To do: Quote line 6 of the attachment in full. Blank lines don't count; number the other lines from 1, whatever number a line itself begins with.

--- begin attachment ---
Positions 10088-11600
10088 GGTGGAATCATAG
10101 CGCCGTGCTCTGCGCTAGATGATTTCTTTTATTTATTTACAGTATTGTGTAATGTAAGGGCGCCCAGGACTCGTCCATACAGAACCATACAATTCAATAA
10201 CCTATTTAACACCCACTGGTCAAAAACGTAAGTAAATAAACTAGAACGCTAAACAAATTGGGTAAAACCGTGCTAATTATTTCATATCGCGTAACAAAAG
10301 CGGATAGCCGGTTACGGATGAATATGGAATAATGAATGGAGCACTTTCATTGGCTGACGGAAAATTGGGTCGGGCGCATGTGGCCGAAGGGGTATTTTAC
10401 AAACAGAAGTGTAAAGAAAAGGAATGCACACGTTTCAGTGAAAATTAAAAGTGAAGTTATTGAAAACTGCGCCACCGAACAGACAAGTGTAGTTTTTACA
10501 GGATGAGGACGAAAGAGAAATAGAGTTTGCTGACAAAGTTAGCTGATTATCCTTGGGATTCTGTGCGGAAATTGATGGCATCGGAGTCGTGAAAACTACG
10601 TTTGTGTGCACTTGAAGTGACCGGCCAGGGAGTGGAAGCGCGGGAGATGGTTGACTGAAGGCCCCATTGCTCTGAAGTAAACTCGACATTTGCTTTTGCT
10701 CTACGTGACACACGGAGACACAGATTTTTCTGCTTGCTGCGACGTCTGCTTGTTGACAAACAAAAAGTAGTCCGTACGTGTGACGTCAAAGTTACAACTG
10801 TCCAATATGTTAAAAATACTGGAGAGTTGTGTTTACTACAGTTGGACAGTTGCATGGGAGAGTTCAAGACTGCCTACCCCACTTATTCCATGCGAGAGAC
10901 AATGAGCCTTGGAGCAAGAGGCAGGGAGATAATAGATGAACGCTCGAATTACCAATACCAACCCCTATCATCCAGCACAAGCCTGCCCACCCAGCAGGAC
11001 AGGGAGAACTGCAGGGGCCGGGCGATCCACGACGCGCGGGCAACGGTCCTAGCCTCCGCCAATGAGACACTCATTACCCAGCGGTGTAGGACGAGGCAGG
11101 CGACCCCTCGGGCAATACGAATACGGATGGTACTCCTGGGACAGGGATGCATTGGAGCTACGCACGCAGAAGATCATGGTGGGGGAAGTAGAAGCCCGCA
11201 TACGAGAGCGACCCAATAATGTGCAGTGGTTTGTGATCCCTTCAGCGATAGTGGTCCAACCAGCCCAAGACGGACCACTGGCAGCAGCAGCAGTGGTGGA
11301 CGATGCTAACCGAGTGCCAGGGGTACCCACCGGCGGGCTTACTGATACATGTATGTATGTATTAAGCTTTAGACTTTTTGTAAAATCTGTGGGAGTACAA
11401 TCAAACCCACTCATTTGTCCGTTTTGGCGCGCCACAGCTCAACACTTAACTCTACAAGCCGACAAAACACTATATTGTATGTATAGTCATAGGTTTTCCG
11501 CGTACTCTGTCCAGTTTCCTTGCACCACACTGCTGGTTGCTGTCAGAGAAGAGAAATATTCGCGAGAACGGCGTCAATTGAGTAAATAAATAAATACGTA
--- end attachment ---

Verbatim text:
10401 AAACAGAAGTGTAAAGAAAAGGAATGCACACGTTTCAGTGAAAATTAAAAGTGAAGTTATTGAAAACTGCGCCACCGAACAGACAAGTGTAGTTTTTACA